Chesterton Tribune


Assessor and appeals board catch up assessment backlog

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Eliminating a stack of over 9,000 assessment appeals would be a tall order for any county government, but Porter County Assessor Jon Snyder, his staff, and the Property Tax Board of Appeals accomplished the seemingly insurmountable task in just a shade under two years.

During a press conference Tuesday at the County Administration Center, Snyder said 7,038 appeals from 2006-2010 were still pending when he took his oath of office in January 2011 and grew by 2,000 more later that year.

Snyder estimates that over $15 million, as well as $1 million in interest, of property tax has been refunded to taxpayer pockets. County Auditor Bob Wichlinski later on Tuesday said that the net effect of reconciliation on the appeals for taxing units across the county is $29 million.

He took subsequent steps to revamp the PTABOA board to be quicker and more efficient by reducing the number of board members from five to three. That allowed the board to meet more often since a quorum could be established more easily. Sitting on the PTABOA board currently are its president Joe Wszolek, vice-president Vicki Urbanik and Nick Sommer.

Wszolek and Sommer are Commissioner appointees; Urbanik, the bipartisan board’s sole Democrat, is the Council’s appointment.

This year, Sommer replaced PTABOA member Jeff Sederberg, who also contributed to the backlog reduction.

Snyder also appointed two of his staff to work on the appeal backlog full time. He also credited Portage Assessor’s office, the county auditor’s office, the board of Commissioners, and the County Council.

“These groups have worked tirelessly to reach this important milestone,” said Snyder, adding the task was not an easy one. “I am extremely proud of my staff and applaud them for accomplishing what some thought was impossible.”

Residential properties made up roughly 75 percent of the appeals and commercial properties around 25 percent. While the appeal refunds do impact the revenue collected by taxing units, there is a benefit in the fact that the county will not have to pay as much interest with the backlog whittled down, Snyder said.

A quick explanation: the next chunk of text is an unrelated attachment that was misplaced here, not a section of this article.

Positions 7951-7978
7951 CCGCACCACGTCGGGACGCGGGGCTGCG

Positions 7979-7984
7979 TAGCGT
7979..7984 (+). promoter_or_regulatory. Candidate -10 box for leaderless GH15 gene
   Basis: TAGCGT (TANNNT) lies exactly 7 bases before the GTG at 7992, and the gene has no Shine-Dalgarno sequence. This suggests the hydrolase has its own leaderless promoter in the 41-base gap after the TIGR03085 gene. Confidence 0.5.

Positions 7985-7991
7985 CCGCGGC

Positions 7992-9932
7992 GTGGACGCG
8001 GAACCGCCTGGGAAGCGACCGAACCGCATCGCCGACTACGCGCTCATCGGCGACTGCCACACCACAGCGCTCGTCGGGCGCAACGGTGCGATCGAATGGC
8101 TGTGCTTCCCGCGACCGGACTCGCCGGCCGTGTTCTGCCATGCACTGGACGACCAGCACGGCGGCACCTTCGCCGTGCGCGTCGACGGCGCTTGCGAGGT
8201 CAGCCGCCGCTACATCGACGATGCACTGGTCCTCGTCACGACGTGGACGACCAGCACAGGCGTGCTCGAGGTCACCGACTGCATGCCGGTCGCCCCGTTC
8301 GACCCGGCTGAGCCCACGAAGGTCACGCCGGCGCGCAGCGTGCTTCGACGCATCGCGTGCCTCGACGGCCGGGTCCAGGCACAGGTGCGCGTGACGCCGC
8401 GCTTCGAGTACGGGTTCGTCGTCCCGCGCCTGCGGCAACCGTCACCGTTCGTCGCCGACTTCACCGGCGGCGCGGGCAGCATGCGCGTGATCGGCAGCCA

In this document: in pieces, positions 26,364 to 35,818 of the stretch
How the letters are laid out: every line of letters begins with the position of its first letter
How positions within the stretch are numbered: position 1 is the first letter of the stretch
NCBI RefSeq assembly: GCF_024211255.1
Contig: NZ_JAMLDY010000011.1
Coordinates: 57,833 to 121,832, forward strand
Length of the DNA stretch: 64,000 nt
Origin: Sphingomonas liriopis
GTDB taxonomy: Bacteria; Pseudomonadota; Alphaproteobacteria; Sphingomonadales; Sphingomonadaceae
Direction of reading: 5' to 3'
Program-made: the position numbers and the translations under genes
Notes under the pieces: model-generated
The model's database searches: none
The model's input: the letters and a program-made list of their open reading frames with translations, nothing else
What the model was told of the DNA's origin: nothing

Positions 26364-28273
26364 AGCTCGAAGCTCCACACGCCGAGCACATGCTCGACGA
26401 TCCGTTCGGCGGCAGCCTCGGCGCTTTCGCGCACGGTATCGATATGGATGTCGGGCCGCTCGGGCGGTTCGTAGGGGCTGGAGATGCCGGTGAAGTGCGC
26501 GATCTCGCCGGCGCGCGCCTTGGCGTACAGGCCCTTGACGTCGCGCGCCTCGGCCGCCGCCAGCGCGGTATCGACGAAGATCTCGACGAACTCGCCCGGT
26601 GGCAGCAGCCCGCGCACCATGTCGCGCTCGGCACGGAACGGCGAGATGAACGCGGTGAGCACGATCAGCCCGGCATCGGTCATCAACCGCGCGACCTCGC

With the appeals under control, Wszolek said that taxing units can “finally begin functioning with a budget they can depend on.”

Assessments for 2012 went out at the end of last month and so far nearly 2,000 appeals have been sought and close to 800 of those have been screened out, Snyder said. As the state requires, taxpayers have 45 days to file an appeal with the assessor’s office. The last day to do so is Nov. 13.

Appeals can also be filed online at

which was started last year. Porter County is the first and only county in the state currently to offer an online appeal option.

“Our office will implement safeguards to ensure that the words ‘backlog’ and ‘appeal ‘are not in the same sentence again,” Snyder said.

PTABOA meetings for 2012 appeals are starting to be scheduled. Chief Deputy of the Assessor’s office Daniel Timm said they will still be screening the appeals for any “low-hanging fruit” the staff can clear up first, sparing taxpayers the process of having to go through the PTABOA.

Snyder said he expects 3,000 appeals to be filed this year, which has been about the average compared to recent years. Many of those who appeal do so year after year. And even though about 75 percent of the county’s 80,000 parcels saw lower assessments, appeals still have been steady. This year’s assessments also reflect reassessment numbers which the state requires ever five years.

Not included in the reconciliations are any appeals made by the County’s steel mills since they are now assessed by the state, Snyder said.


Posted 10/25/2012